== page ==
Larry Rice in the Lefevre 5 won the pole, but to no one's surprise it was Jack Hewitt, who had dominated the entire season, capturing the $12,500 first prize. Several red flags stopped the event, including a spectacular wreck in turn three in which Warren Mockler flipped, and his fuel tank caught fire destroying several yards of canvas used to keep dirt from flying out of the track.
Twenty-five years ago - It was warm and humid on September 12, 1981 for the 29th Hoosier Hundred as some familiar names graced the pit area. Mel Kenyon had picked up his first champ car ride in years with the Blackie Fortune team, while Al Unser, Jr. took over the cockpit of the Gary Stanton 75. Winner of the very first dirt track divisionlSilver Crown event at Nazareth in 1971, Jim McElreath also appeared on the Hoosier Hundred entry list. One name that was expected but failed to appear was A.J. Foyt. Of course, A.J. had good reason, Defending USAC Dirt Car champ Gary Bettenhausen, 1977 titlist Larry Rice and Rich Vogler were locked in a battle for the first Silver Crown title in 1981. The Hoosier Hundred, usually run off at about 2, had the entire schedule moved back in order to accommodate far traveling race fans. Heavy watering moved the start back further and led to a race track that had a cushion in hot laps, but quickly developed into a very slick oval. Rice won the pole in the Pizza Hut 55 with a slow lap at just over 100 miles an hour, while Bettenhausen put himself in the 14 originally slated for Foyt, and put Steve Chassey in his own #1. Rice proceeded to lead all 100 laps on his way to an emotional $11,000 win, but that wasn't the whole story. He was dogged the entire distance by Vogler and by crowd favorite Bettenhausen. G.B. had clipped the inner rail early on, and the left front went flat by lap 30, meaning G.B. three wheeled the car for the last 70 miles.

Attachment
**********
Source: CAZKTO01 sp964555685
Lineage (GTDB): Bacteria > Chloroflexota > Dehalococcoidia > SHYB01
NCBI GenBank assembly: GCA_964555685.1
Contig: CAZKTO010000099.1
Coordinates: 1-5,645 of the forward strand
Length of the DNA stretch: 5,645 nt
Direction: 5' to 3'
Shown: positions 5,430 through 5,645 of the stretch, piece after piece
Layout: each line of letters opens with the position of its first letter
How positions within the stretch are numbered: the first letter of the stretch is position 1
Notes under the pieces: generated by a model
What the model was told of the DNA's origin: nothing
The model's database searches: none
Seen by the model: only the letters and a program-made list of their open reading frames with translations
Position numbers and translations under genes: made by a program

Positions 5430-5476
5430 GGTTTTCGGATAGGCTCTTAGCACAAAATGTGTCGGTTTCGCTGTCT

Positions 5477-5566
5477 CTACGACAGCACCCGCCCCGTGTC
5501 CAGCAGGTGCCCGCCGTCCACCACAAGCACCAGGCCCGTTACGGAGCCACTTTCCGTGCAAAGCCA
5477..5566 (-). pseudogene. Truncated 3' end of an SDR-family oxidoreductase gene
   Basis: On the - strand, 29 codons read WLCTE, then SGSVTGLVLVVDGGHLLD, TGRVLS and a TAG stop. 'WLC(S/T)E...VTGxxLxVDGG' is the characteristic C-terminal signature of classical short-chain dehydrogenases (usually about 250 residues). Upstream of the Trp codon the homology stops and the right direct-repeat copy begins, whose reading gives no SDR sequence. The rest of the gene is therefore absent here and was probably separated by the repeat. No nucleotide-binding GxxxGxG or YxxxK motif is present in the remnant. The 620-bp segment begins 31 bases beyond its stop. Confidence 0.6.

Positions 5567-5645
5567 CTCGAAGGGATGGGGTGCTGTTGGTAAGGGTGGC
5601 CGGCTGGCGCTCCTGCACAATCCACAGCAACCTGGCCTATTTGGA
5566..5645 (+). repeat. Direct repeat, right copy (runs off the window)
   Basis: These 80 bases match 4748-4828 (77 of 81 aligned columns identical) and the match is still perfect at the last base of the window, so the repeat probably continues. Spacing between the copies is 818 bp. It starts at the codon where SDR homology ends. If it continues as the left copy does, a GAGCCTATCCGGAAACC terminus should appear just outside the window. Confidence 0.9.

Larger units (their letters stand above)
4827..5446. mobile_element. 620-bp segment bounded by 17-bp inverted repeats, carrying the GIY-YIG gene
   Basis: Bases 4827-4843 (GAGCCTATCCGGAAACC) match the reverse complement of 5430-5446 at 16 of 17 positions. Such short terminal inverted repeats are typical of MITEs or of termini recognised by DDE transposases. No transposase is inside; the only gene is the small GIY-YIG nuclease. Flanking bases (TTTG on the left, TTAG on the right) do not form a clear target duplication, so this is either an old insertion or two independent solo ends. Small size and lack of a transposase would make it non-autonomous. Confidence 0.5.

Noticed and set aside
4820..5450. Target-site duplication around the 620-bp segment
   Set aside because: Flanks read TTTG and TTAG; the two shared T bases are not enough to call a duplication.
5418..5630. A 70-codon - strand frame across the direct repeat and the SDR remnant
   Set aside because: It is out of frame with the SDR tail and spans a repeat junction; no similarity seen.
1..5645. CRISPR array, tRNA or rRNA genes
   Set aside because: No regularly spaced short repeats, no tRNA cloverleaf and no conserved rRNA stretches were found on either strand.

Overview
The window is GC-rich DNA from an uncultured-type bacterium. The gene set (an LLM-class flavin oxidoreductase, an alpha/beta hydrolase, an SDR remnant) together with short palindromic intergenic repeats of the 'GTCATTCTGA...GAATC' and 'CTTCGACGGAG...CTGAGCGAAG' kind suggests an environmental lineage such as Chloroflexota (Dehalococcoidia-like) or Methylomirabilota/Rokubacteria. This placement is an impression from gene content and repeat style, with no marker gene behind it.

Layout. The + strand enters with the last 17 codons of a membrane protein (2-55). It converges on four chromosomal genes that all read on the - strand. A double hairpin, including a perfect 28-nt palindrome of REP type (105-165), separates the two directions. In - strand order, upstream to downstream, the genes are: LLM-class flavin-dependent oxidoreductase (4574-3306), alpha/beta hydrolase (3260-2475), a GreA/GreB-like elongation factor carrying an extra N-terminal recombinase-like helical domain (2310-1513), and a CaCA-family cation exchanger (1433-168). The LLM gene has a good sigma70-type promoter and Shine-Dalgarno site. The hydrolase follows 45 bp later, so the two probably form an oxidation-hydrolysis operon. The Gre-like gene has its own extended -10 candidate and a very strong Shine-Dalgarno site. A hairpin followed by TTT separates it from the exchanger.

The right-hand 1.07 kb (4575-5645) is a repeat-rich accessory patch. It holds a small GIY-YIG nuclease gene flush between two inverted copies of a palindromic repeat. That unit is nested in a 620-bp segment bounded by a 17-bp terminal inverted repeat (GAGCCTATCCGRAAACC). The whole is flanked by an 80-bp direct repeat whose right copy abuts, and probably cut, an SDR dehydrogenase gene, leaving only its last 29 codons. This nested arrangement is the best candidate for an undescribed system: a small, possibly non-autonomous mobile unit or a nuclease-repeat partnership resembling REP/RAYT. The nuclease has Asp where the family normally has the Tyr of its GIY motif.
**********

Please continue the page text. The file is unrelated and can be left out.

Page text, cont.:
Thirty years ago - the Hoosier Hundred held on the bi-centennial played to a full house in September of 1976, and featured an entry list with names like Parsons, Foyt, Hurtubise, Engelheart and Carter. Parsons, driving Tassi Vatis' Ol Herman dirt car, rode the cushion to the pole position. Fans witnessed a multi groove race track and some spectacular cushion rides until tragedy struck on lap 51. Parsons, Bubby Jones and Jan Opperman were all locked in a classic duel for the lead. Parsons slowed suddenly in turn thriee and opperman rode over a rear tire flipping the Longhorn 12. As Opp was climbing from his stalled machine, his car was hit in the roll cage by another car, essentially ending the career of the racing Hippie. The race resumed under a pall as Opp was carted away, but the show put on by Foyt and Joe Saldana quickly perked up the crowd. Saldana beat Foyt to the checkers as A.J. 's car went sour in the closing laps. This race also marked the last Hoosier Hundred for P.A. announcer Sid Collins, as the Voice of the 500 would pass away the next May.